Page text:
Ms Renée Larivière, Deputy Director General at Interpeace, started by saying that a GIS is a powerful tool and has evolved to cover peace activities. According to her, a GIS can provide us with robust data in mapping conflicts. She then highlighted the importance of combining hard and soft data. Such a combination is essential, as a GIS can also escalate conflicts if used poorly. She finished by pointing out analysis needs to keep sensitivities and context/nuances in mind at all times.

Open discussions ranged from other existing UN data tools, which could be even more sophisticated than the ones presented. Hyslop pointed out that the slow moving institutional root causes of conflicts are not forgotten in the analysis. The importance of providing the right information to the right decision-makers at the right time, was seen as key for the effective use of data analysis, as such personnel skill-sets need improving.

Toscano closed the debate by summarising that the models provide a tool for risk management, but that it is important to have a shared understanding and process of analysis across different sectors. He then thanked the panellists and audience, thus concluding the event. 

Marco Lotti

The third session of the Geneva Digital Talks (GDT) ‘Preventing Cyber Conflicts: Do We Need a Cyber Treaty?’ was also p

The third session of the Geneva Digital Talks (GDT) ‘Preventing Cyber Conflicts: Do We Need a Cyber Treaty?’ was also part of the Geneva Peace Week  – a collective action initiative facilitated by the United Nations Office at Geneva (UNOG), the Graduate Institute of International and Development Studies (IHEID), and the Geneva Peacebuilding Platform, in collaboration with the Swiss Confederation.

Dr Jovan Kurbalija, Director of DiploFoundation and Head of the Geneva Internet Platform, welcomed the audience by contextualising the discussion: this event built upon Microsoft president Brad Smith’s call for a Digital Geneva Convention ‘to implement international rules to protect the civilian use of the Internet’. 

Dr Eneken Tikk, Senior Advisor at ICT4Peace, launched the panel discussion by stressing that facing existing cybersecurity challenges requires most importantly a mentality shift: technological, legal, and political solutions are ineffective if we fail to keep in mind that such solutions also affect society: ‘peace cannot be indoctrinated but it needs to be discussed as a mentality, as a climate’ – she stated. She further considered that the nature of a possible agreement on cyberconflict needs to be specified. According to her, the discussion should first consider that ‘convention’ as a concept does not simply designate a treaty among states parties, but rather it encompasses a social dimension because after all, it is a social contract. In other words, ‘Do we need a convention? Yes. ‘Do we need a treaty? Not sure’, she affirmed. She further considered that the need for a binding legal agreement depends mostly on whether the existing legal framework is lacking in addressing the issue at stake. The answer to this question requires a cyberconvention feasibility study considering, firstly, the kind of methodology to be chosen (either qualitative or quantitative approach – or both – when current norms are inapplicable) and, secondly, a multidisciplinary approach looking at the different aspects at stake from different points of view (e.g. legal, technical, political) in order to avoid ‘silos-thinking’.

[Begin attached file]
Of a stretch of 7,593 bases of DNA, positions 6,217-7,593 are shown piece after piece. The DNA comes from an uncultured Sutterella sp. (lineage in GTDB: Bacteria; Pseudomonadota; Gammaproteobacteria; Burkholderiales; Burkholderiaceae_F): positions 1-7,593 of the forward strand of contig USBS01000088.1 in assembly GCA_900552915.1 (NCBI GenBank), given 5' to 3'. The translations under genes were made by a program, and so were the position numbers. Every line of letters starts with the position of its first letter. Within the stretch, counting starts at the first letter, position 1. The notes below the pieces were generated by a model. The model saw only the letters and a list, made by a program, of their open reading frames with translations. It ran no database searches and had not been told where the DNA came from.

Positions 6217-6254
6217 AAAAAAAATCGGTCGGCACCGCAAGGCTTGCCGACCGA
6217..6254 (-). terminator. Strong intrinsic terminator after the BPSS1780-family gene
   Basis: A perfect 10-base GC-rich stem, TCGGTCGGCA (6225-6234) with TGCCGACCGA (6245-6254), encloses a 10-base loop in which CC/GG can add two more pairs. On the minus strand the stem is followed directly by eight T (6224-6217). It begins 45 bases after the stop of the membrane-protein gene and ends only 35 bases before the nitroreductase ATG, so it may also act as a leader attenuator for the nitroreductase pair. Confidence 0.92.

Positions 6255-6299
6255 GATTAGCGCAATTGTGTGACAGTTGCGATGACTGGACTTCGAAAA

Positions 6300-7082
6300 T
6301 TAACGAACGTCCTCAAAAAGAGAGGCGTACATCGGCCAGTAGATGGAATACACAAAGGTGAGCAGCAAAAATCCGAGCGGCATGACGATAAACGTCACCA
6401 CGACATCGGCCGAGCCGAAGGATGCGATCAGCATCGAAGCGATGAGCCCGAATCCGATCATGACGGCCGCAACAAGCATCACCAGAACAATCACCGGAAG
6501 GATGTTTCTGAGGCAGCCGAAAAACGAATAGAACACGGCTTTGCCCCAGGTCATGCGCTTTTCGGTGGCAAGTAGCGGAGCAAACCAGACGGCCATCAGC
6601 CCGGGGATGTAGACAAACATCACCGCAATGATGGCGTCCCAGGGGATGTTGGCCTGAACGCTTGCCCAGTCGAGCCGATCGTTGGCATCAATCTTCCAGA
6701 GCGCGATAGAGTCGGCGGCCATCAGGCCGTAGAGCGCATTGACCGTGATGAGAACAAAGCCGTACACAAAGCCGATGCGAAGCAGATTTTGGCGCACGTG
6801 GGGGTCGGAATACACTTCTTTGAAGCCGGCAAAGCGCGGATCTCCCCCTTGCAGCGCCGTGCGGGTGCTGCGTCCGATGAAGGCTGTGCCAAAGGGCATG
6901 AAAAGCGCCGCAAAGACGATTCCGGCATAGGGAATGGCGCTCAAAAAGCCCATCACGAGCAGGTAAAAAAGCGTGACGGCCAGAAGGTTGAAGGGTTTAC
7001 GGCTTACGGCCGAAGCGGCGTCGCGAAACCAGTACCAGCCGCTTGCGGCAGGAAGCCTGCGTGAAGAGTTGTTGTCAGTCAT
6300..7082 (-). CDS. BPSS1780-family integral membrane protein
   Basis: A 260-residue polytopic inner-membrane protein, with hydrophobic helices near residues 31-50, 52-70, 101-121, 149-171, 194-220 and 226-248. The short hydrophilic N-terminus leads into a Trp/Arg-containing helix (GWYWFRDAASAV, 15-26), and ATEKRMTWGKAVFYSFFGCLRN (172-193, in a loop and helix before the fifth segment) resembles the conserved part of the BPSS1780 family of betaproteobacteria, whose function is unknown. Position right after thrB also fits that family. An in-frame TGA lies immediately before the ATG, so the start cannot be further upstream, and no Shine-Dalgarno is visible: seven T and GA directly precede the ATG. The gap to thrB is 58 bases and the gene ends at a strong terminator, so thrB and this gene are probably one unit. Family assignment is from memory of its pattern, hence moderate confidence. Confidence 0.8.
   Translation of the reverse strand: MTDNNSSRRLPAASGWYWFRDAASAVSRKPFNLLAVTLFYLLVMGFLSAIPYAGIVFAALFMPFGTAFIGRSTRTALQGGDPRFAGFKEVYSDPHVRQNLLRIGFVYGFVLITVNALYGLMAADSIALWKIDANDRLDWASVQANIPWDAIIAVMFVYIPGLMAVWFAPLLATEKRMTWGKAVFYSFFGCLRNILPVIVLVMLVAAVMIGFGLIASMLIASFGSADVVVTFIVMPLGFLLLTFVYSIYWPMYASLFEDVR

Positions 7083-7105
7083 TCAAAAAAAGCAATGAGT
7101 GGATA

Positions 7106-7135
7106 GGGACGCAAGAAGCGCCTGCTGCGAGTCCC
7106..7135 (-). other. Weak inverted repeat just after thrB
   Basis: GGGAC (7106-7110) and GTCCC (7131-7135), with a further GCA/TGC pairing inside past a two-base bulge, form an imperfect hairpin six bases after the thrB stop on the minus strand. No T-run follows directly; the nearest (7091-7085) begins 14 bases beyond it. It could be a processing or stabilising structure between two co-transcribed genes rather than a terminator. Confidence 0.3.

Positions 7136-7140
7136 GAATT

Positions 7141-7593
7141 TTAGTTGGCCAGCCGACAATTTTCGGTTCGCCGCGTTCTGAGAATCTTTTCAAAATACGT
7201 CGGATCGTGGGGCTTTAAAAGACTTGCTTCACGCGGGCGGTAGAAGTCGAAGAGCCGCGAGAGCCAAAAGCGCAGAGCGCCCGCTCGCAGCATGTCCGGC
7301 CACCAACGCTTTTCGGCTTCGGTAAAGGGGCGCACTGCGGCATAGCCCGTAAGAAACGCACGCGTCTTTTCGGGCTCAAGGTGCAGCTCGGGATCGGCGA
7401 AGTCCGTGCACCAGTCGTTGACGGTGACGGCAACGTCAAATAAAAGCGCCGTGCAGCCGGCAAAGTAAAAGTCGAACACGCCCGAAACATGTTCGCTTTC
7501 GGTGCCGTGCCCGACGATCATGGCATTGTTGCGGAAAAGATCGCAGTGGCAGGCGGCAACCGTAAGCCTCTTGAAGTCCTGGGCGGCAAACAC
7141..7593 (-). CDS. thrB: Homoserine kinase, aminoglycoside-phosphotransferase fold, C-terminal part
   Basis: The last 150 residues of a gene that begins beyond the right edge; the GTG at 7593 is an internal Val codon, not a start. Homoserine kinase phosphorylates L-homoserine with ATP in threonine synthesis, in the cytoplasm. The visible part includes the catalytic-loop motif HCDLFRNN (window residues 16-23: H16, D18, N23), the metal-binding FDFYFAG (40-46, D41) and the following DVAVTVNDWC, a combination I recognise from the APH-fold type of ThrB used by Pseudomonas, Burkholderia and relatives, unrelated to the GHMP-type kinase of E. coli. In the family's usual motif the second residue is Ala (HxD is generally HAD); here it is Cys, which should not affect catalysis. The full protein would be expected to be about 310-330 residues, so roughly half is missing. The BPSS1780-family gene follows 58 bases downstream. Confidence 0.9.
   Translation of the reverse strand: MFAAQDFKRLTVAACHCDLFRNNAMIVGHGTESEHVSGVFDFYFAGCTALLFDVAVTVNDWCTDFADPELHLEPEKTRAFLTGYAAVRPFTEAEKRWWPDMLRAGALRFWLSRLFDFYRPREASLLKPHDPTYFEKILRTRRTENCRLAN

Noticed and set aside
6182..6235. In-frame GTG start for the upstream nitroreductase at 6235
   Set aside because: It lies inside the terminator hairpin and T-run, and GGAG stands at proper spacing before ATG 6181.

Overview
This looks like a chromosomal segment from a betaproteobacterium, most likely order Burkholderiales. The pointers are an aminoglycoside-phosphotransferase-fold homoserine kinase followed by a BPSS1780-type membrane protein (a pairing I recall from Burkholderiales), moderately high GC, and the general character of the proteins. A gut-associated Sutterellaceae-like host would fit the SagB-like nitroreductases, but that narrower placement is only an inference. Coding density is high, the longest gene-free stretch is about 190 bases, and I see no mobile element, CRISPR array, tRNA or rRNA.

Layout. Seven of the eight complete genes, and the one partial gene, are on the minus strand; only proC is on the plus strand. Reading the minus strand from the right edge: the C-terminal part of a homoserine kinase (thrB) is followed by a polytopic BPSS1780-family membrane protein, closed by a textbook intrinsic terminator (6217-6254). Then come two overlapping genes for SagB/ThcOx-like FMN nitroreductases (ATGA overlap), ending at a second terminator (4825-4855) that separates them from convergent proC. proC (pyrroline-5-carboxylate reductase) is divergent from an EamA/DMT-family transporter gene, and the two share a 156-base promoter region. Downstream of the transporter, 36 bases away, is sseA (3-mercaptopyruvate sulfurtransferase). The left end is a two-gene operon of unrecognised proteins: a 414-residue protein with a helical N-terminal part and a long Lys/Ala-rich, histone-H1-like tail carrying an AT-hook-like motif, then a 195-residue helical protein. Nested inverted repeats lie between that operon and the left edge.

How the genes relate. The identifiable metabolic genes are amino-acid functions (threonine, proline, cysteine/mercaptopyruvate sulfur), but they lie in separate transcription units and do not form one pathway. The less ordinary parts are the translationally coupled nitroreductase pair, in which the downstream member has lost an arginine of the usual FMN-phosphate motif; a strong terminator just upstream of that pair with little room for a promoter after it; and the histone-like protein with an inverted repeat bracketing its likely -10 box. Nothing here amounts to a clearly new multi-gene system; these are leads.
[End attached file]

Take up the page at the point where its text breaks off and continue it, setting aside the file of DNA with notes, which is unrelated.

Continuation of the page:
Ms Anne-Marie Buzatu, Deputy Head of the Public-Private Partnerships Division at the Geneva Centre for the Democratic Control of Armed Forces (DCAF) stressed the importance of a multistakeholder approach to the drafting of the convention. As an example, she referred to the Montreaux Document on Private Military and Security Companies signed in 2008 by over 70 countries, upholding the respect of international humanitarian law and human rights law whenever private military and security companies (PMSCs) are present in armed conflicts. Although non-binding, the document is the result of a multistakeholder effort that produced an accountability mechanism through a certification and monitoring process for PMSCs vis-à-vis their relation with governments. She concluded that applied to cyber governance, the ‘Montreaux approach’ would result in ensuring an effective control of all actors involved, i.e. giving governments, information and communications technology (ICT) companies, and users, an equal seat at the discussion table in order to develop codes of conduct and mutual legal assistance agreements.

Dr Richard Hill, independent consultant, concluded the session by considering the vulnerability of the existing computer software used by governments in order to fight terrorism. He warned against the stockpiling of the so-called ‘zero-day exploit’ vulnerabilities by governments, i.e. the time between the discovery of a breach and when it is fixed. For example, the WannaCry ransomware attack originated from leaked NSA stockpile. Hill welcomed Microsoft’s proposal on the grounds that it calls for governments to take action in order to address vulnerabilities and externalities. Joining the previous speakers, Hill praised the need for an agreement but highlighted that this does not necessary entail the need of a new text, because such a convention could be seen as a complement to the existing International Code of Communication of the International Telecommunication Union.